3 Things to Consider Before Selling Your Business
Some very key points from a recent article from Axial.
For business owners, summer often brings extra challenges like slower sales cycles and the musical chairs of employee vacations. However, summer is also a good time to unplug and take stock of where you are in your life and your business. If that process leads you to think about a sale of your business, you’re going to want to get ahead of the game in three key areas:
#1: Deal with the things that scare buyers away
There are a few big red flags that scare buyers away, especially financial buyers who play an increasing role in one’s exit options today. You will want to review your business, acknowledge where you have weaknesses, create a plan to improve what you can, and be ready to explain what you cannot.
Some common red flags include:
- Revenue concentration: try to avoid a situation where more than 20% of your revenue is tied up in the hands of one or two customers.
- Customer churn: High growth is attractive, but not if it comes with a really high churn rate. If your customer lifecycles are short, you’ll want to examine how you are generating leads, how you are converting leads, and ultimately how well you are delivering on your product or service promises.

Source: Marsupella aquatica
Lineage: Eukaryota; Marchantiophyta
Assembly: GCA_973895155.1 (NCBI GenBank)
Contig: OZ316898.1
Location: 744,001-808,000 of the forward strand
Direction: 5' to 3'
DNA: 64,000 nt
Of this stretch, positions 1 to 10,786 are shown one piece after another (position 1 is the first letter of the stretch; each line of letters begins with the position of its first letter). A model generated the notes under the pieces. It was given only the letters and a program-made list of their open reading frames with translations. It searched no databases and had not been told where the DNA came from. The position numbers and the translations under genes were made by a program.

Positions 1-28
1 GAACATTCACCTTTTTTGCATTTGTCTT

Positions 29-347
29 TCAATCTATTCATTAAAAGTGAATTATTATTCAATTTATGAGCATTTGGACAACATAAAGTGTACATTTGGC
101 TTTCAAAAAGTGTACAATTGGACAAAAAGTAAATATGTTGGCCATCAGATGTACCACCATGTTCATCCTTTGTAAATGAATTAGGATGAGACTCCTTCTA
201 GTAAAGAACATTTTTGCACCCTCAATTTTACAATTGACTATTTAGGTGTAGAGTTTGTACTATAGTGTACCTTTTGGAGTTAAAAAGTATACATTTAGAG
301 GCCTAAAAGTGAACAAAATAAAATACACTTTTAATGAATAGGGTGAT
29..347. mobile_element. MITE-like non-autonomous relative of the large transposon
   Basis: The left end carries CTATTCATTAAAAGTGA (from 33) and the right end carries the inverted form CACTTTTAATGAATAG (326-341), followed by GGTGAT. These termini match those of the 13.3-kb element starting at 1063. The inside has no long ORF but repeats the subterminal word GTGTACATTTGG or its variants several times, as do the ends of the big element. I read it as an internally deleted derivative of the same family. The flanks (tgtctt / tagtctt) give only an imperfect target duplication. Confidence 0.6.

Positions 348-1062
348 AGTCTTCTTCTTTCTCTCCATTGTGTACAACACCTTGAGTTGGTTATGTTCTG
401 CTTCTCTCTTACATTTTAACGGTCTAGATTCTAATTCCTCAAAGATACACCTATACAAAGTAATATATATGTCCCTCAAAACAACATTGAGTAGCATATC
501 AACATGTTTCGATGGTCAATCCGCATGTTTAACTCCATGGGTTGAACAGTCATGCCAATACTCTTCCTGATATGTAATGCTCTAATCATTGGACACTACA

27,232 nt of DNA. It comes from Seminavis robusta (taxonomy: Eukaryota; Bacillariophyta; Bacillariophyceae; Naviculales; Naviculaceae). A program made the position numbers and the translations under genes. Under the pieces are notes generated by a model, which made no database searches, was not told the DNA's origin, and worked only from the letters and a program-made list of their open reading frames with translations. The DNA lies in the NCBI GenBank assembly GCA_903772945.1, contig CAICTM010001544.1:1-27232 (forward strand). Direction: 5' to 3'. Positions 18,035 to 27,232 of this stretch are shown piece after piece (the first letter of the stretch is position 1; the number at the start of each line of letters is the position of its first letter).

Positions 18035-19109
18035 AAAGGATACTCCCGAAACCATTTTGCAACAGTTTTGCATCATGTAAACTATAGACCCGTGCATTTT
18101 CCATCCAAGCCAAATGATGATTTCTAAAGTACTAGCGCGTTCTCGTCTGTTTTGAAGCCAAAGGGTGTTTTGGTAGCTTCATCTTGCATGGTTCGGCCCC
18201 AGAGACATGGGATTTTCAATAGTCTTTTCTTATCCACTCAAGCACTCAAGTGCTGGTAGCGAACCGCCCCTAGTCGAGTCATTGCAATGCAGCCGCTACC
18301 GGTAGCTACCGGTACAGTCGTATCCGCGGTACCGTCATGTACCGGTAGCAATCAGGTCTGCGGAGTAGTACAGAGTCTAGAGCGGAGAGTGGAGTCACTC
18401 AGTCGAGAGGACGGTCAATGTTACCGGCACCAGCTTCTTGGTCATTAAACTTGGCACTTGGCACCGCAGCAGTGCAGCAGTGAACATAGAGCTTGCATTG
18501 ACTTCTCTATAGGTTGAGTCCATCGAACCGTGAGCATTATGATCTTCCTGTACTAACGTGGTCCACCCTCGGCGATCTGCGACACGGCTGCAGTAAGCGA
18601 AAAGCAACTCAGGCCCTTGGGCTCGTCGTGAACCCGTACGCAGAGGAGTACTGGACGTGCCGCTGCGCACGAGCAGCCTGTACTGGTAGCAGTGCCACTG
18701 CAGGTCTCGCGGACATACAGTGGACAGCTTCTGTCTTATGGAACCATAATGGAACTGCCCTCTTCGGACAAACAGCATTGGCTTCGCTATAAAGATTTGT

- Legal risk: Are your intellectual property rights clean? Do you have any outstanding lawsuits that can be closed off? While legal risk doesn’t always scuttle a deal, you might end up needing to accept worse escrow and indemnity terms than you’ll want. If you can’t clean these items up before you start a process, you’ll want to disclose them early on.
- Key person risk: A lot of lower-middle-market businesses run pretty lean, but you’ll want to avoid too much dependence on any one person, especially the CEO. Now might be a good time to prioritize where you should bring in the right lieutenants and start those recruiting cycles
- In addition to those four, you’ll also want to deal with excessive debt (leverage) in the business, employee churn, and high degrees of sales cyclicality.